Bagging temples in Bagan – our ultimate travel diary

Best time to go: November – February

Journey time:  3 hours from Singapore to Yangon; 1hr 20 mins internal flight to Bagan

Duration: 2 days

There’s a Scottish phrase called “bagging munros”.  It  means trying to conquer as many Scottish mountains over 3,000 feet as you can.

Normally its a challenge that’s accepted over a person’s lifetime as they try and clock them up over various hillwalking trips and expeditions. In Myanmar, however, bagging temples is a easier affair and something which can be done over two or three days.

 

 

 

More than 2,000 temples still remain out of the 10,000 that were built between the 11th and 13th century. It is probably the most stunning place we’ve been from both an architectural and heritage perspective.

The beauty of Bagan compared to the temples you find in neighbouring countries is that they are all easily accessible, allowing you to get up really close and personal. There are also less crowds. At some temples, we were literally the only people there which just added to the feeling that we were explorers as opposed to tourists.

Unfortunately, some of the larger, most historic Temples – especially in Old Bagan – went through some very unsympathetic restoration attempts in the past – where the interior walls had been painted and garish tiles laid on the floor. They are still breathtaking from the outside and make for amazing photographs but we tended to whizz through the interiors, hop back on our bikes and make our way to other temples which retained the character and history of this amazing site.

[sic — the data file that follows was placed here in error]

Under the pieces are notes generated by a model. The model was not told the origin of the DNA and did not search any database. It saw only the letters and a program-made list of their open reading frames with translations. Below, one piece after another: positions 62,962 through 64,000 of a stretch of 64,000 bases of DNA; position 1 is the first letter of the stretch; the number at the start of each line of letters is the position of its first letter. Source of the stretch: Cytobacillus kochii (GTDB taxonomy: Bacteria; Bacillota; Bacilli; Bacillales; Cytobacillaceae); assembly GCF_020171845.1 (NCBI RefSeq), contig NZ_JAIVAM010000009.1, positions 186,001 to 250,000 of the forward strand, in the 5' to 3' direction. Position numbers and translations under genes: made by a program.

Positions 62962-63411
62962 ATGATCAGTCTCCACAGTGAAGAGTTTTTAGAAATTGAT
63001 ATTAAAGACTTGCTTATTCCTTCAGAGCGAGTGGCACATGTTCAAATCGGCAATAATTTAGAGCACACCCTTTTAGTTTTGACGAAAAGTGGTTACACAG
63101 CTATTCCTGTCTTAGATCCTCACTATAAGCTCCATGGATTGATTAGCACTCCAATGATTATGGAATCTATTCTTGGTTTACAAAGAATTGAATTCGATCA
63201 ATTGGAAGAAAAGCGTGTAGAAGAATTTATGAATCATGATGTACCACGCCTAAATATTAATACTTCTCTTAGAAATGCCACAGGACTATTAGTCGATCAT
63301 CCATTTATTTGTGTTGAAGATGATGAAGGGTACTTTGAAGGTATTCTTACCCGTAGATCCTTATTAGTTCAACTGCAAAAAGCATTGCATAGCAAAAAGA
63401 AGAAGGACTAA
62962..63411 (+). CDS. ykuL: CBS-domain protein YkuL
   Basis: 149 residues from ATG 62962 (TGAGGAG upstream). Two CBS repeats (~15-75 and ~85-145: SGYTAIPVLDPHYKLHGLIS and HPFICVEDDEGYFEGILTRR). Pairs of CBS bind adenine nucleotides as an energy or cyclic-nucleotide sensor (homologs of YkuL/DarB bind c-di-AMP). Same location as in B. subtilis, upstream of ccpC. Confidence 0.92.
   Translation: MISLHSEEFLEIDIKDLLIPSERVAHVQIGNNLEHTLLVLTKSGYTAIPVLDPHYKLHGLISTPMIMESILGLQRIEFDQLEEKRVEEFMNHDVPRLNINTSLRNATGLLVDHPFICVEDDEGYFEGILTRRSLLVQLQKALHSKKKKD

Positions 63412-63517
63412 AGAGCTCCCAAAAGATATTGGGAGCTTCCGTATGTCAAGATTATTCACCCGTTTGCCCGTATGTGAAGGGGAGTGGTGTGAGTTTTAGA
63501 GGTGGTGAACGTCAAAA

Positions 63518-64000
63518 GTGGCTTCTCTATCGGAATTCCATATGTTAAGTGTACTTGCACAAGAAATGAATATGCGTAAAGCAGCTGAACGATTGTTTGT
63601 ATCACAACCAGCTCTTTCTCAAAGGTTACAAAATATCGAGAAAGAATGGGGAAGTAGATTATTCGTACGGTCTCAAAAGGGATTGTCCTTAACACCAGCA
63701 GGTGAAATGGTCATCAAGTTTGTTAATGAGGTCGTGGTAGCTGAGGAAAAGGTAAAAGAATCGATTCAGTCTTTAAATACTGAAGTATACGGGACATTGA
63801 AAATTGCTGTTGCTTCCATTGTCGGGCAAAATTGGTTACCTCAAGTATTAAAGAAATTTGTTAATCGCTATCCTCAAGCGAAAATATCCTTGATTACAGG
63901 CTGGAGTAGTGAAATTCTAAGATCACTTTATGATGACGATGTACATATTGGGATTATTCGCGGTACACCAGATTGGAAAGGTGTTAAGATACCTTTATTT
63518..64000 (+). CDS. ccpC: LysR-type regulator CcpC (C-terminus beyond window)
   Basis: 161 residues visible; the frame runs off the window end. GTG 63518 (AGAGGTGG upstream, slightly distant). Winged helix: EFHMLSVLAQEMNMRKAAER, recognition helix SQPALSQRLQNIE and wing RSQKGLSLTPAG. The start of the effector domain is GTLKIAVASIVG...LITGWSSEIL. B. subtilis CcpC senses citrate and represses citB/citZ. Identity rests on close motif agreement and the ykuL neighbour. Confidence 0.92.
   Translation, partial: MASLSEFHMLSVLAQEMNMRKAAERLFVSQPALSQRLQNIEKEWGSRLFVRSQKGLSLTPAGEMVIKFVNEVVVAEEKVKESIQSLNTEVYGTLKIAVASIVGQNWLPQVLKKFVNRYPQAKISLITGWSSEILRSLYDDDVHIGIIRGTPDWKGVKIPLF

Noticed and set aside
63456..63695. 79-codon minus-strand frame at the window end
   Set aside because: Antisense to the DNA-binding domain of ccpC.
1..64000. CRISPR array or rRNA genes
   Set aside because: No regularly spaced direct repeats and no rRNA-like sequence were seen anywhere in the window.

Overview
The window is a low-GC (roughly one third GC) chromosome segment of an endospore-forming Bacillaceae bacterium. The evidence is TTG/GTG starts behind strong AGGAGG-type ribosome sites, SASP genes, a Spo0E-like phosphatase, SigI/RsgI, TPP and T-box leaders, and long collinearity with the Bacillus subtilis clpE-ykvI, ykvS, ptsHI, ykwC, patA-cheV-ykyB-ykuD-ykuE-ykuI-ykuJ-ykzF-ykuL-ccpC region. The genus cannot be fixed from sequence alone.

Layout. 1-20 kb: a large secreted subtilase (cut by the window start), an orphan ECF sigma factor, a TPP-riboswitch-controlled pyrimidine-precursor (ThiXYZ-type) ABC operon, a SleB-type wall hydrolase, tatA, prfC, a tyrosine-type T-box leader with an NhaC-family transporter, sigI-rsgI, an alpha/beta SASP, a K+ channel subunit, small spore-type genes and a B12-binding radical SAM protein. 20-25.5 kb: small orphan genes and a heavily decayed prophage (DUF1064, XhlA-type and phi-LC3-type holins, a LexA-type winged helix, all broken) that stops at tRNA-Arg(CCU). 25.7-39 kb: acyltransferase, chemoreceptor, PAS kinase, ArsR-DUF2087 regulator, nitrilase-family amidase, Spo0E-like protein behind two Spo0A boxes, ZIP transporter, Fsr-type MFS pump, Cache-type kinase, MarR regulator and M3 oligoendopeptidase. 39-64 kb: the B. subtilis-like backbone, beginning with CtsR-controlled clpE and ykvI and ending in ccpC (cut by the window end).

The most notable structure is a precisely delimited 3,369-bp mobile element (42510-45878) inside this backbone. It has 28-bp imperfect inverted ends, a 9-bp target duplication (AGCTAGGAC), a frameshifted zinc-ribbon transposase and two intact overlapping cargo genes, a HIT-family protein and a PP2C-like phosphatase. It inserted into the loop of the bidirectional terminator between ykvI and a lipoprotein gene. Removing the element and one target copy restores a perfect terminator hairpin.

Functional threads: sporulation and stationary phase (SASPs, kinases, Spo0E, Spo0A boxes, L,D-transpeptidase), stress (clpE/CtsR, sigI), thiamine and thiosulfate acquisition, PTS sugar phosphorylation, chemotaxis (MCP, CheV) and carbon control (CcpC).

That’s why two of our Top 3 temples are not in Old Bagan but in fact outside the main city walls. Some of these are now going through their own restoration but its good to see these are being done more seriously than previous efforts.

The most iconic image of Bagan is of the hot air balloons flying over the temples at sunrise. If you want to do this, be prepared for an early start at 5am and paying more than $300 per person. You also have to book well in advance.

We were too late in trying to book but at the same time were pretty thankful (a) because of my fear of heights and (b) neither of us like to get up early, especially on our holidays! The sunsets are just as amazing as the sunrises and as we managed to find a perfect spot to catch the sunset we didn’t feel we had missed out too much by not going ballooning.

IMG_5668

Our best Bagan temple for sunset

Our Top 3 Bagan Temples

Our Top 3 for eating & drinking in Bagan

Watch our ultimate video diary from our trip to Myanmar

 

 

 

Leave a Reply

Fill in your details below or click an icon to log in:

WordPress.com Logo

You are commenting using your WordPress.com account. Log Out / Change )

Twitter picture

You are commenting using your Twitter account. Log Out / Change )

Facebook photo

You are commenting using your Facebook account. Log Out / Change )

Google+ photo

You are commenting using your Google+ account. Log Out / Change )

Connecting to %s